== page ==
- “Looking at the world as a whole, we saw no trace of a decline in life satisfaction: People in 2020 rated their lives at 5.75 on average, identical to the average in previous years.”
- “However, real-time data from official government sources in 21 countries showed no detectable increase in instances of suicide from April to July 2020, relative to previous years.”
- “When people actually experience these losses, however, their misery tends to fade far faster than they imagined it would.”
- “But study after study demonstrates that a majority of the survivors either bounce back quickly or never show a substantial decline in mental health.”
- “The coronavirus’s mental-health toll was not distributed evenly. Early on, some segments of the population—including women and parents of young children—exhibited an especially pronounced increase in overall psychological distress.”
- “As the pandemic progressed, lasting mental-health challenges disproportionately affected people who were facing financial issues, individuals who got sick with COVID-19, and those who had been struggling with physical and mental-health disorders prior to the pandemic.”
Not quite tardigrade like, but we do have resilience
Salient points as summarized by Lara Aknin, Jamil Zaki, and Elizabeth Dunn:
- “Human beings possess what some researchers call a psychological immune system, a host of cognitive abilities that enable us to make the best of even the worst situation. For example, after breaking up with a romantic partner, people may focus on the ex’s annoying habits or relish their newfound free time.”
- “We learned that people can handle temporary changes to their lifestyle—such as working from home, giving up travel, or even going into isolation—better than some policy makers seemed to assume.”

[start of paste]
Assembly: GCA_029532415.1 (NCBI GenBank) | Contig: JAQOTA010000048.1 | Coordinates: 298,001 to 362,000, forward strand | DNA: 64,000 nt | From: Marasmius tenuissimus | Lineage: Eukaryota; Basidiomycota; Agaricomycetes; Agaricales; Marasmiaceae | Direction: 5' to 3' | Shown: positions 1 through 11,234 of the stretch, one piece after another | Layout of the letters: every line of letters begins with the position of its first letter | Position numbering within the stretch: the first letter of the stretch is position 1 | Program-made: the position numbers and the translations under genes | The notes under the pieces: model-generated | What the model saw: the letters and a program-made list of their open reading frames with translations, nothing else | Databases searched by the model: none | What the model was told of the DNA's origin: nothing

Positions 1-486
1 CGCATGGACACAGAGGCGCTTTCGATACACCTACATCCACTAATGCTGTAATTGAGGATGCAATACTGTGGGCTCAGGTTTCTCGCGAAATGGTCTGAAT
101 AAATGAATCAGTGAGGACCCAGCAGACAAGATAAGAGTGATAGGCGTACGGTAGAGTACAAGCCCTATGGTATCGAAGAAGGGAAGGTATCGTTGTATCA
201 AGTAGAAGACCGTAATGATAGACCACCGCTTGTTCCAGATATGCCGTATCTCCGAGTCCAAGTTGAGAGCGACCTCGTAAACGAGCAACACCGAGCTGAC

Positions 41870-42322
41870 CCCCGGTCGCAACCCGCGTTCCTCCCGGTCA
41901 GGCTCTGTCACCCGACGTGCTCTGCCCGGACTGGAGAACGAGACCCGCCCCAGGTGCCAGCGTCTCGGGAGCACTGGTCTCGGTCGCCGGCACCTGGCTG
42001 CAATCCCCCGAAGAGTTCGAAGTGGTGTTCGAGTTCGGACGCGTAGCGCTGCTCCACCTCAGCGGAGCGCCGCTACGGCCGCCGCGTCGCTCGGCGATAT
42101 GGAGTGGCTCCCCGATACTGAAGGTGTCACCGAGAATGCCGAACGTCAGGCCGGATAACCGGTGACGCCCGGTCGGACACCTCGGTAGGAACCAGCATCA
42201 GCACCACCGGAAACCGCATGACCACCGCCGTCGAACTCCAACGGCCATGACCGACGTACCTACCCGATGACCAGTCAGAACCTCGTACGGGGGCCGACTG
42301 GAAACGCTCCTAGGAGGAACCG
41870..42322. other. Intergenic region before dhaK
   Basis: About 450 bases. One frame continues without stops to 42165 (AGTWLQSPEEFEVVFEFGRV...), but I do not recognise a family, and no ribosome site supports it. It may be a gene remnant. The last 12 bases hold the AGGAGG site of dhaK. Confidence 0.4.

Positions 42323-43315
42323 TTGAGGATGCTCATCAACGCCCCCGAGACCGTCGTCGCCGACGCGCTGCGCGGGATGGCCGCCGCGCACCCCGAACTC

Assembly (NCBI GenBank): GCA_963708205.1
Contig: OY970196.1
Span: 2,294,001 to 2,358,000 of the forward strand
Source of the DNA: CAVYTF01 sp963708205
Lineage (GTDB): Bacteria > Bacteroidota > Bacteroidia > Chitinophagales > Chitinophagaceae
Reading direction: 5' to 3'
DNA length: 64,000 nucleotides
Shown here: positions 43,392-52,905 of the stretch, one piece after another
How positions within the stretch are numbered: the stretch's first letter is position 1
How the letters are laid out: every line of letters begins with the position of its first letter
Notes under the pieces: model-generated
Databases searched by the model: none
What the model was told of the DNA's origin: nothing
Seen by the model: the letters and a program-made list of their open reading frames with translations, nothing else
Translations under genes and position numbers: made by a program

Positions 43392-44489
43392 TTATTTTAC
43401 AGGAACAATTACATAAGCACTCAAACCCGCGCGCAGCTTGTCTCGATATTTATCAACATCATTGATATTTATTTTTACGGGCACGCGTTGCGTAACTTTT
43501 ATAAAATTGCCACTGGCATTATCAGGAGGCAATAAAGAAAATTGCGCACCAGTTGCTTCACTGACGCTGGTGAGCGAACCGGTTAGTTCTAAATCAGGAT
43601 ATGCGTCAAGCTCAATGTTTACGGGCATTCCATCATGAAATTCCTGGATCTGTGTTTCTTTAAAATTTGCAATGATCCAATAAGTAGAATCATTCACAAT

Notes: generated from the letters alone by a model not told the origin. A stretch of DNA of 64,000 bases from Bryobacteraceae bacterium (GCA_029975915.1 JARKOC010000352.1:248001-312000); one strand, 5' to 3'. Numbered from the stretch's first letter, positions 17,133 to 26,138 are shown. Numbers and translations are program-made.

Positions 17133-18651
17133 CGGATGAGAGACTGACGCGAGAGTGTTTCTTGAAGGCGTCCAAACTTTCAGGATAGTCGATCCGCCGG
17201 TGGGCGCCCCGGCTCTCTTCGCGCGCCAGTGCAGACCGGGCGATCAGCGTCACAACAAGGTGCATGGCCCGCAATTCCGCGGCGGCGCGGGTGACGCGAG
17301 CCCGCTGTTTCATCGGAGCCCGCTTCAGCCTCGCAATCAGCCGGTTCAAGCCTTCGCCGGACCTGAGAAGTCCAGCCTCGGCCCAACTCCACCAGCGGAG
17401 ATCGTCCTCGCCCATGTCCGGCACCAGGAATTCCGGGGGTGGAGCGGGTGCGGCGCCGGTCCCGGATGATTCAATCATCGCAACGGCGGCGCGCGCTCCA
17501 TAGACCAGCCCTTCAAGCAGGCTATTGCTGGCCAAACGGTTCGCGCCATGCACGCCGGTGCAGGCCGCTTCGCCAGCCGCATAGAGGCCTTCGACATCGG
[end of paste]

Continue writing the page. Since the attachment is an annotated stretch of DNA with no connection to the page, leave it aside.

- “People are more resilient than they themselves realize.”
While many of the conclusions in the foregoing seem hard to accept at face value, I believe the conclusion is irrefutable (the emphasis is mine):
- “As we look ahead to the world’s next great challenges—including a future pandemic—we need to remember this hard-won lesson: Human beings are not passive victims of change but active stewards of our own well-being. This knowledge should empower us to make the disruptive changes our societies may require, even as we support the individuals and communities that have been hit hardest”. (#1)
- Lara Aknin, Jamil Zaki, and Elizabeth Dunn – The Pandemic Did Not Affect Mental Health the Way You Think
- Thor Benson – Back to not-so-normal: Psychologists eye pandemic stress as U.S. reopens
- Elizabeth Gamillo – Water Bears Can Survive Impact Speeds of 1,845 Miles Per Hour
- Michael Marshall – Tardigrades: nature’s great survivors
About the Author: W.B. “Bud” Kirchner is a serial entrepreneur and philanthropist with more than 50 years of business success. He is not a scientist or an academic but he does have a diversified exposure to neuroscience, psychology and related cognitive sciences. Generally speaking, the ideas he expresses here are business-angled expansions of other people’s ideas, so when possible, he will link to the original reference.